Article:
A letter of Mary to her Son, 2,000 years later

It’s Christmas if you strip yourselves of the pretension of being able to do everything on your own, and learn to reach out to this Child.

It seems like yesterday when you were growing inside me, and I couldn’t imagine anything of the wonderful adventure into which God was pulling me. A child changes your life forever, like a miracle born from your womb. But, in my case, it turned my world upside down.

I lived a kind of heavenly dream, trembling like someone who had been surprised by a light that came from above, but who still had to deal with the pots and pans in the kitchen and tidying up the house. In the meantime, you grew up. In silence I watched you become a man, and tears of wonder and joy wetted my cheeks as I gently spoke your name.

At that time, I couldn’t imagine that the light that had burst through the windows of my poor house in Nazareth and opened the doors of my heart to God would soon be obscured by the incomprehension, hostility, and violence of men. But in the meantime, you were growing up. You helped your father in the shop, you played with the other boys, and you enjoyed simple carefree days in the village. At the same time, sometimes you became serious and watched the horizon. You already had in your heart the desire to reach everyone, to heal wounds, to raise the fallen, to plant love in the heart of history. You were my son, but in reality, you were a son of humanity. Soon, you would no longer be mine, but bread for the hungry.

Behold, dear Son: even today, you are about to be born. Your Christmas, today, has become a feast of lights, a burst of colors, and a melody made up of lullabies. Yet, once again, the people who will truly find you will be those who visit the simplicity and poverty of the manger, and who learn the rhythm of your heartbeat, just as I did as soon as I felt you in my womb. These same people will give birth to dreams of a peaceful future, helping to make a reality that promise of freedom which the Angel gave me when he announced your coming.

It’s Christmas, beloved traveling companions. After 2,000 years, with the heart of a mother, I would like to invite you to prepare well for his coming.

It’s Christmas if you strip yourselves of the pretension of being able to do everything on your own, and learn to reach out to this Child. It’s Christmas if you’re not afraid to enter the cave too, where sometimes fatigue, tiredness, and darkness catch you off guard, and it seems that there’s nothing more worth committing to—while the dawn of God is actually already being born within you.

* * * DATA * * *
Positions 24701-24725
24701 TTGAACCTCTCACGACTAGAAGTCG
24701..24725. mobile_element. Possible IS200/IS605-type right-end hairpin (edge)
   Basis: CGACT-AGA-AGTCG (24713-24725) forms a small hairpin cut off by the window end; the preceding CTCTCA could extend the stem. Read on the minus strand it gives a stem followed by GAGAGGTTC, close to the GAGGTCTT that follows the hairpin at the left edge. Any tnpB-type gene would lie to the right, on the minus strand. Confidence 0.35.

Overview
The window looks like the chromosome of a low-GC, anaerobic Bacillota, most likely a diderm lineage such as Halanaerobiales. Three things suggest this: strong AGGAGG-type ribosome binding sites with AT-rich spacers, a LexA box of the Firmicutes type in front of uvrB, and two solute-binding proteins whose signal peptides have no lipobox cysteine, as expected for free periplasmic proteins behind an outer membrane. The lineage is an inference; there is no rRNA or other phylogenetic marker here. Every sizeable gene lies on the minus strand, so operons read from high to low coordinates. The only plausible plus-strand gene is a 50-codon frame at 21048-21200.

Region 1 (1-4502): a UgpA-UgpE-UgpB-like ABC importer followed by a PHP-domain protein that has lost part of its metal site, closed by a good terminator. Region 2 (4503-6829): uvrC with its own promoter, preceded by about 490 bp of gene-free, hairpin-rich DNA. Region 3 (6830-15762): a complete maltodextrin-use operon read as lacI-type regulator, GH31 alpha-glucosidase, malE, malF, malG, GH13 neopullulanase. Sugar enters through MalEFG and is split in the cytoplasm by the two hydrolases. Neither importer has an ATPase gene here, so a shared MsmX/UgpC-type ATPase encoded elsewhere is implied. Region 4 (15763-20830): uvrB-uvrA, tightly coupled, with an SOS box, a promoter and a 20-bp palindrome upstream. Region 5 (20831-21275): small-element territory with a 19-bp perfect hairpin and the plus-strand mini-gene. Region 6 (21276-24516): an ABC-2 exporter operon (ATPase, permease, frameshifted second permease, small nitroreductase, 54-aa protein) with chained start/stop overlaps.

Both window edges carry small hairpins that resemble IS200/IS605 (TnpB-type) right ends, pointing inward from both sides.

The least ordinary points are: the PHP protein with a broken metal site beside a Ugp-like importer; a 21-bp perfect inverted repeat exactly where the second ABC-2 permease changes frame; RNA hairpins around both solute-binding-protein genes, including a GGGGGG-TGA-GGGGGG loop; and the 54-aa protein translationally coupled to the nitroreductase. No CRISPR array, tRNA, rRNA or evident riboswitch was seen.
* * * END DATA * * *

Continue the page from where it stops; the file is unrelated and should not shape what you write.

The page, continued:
It’s Christmas if, above all else, you know how to rediscover the true meaning of family. Living as a family means knowing how to pause to listen to one another and speak to one another. It also means hugging each other with the warmth of God’s love, to put into motion the virtuous circle of tenderness. Break down the walls of selfishness, overcome resistance, overcome those deadly silences, and lastly, give each other a true embrace. It doesn’t matter if you’re broken, shattered, or bent; what makes a perfect family isn’t having your home, everyday situations, and bank account in order, but having the courage to constantly renew your love for each other, and to hold each other tight.

It’s Christmas if you take care of mothers and all women—those who generate life—still too often silenced, mistreated, and abused.

It’s Christmas if you know how to welcome the Child in the eyes of all children. Remember the Gospel: children are innocent, they are angels, and woe to those who scandalize them, confuse them, humiliate them, or wound them.

It’s Christmas if you commit yourselves to seek and find God not only on this cold December day, but in the ordinary things of every day, in the places you frequent and in your commitment to your work, in the life balance you struggle to maintain. Because as you know, by a strange choice of Divine Providence, this son was born of a poor young woman from Nazareth, the remotest of towns. If God has done great things in me, he can do them in you too.

I always caressed my son when he was a Child. Do it yourself this Christmas as well, with a maternal attitude: give birth to God’s dream, perhaps treating with care and affection the lonely, the sick, the disillusioned, the sad, those who feel they are at a dead end.

Every time you welcome my son, my heart is moved as on the day of the Annunciation. Open the Gospel, listen to it, and speak with Jesus. In your homes this Christmas, light a candle on the table and have everyone sit around it: mothers, fathers, children, and grandparents. Enjoy the beauty of God’s love in the silence of your heart and in the loving gaze that you know how to give each other.

I want all of this for you, with the heart of a Mother.

Raphael Benedict

Raphael Benedict is a Catholic who wants nothing but to spread the catholic faith to reach the ends of the world. Make this possible by always sharing any article or prayers posted on your social media platforms. Remain blessed

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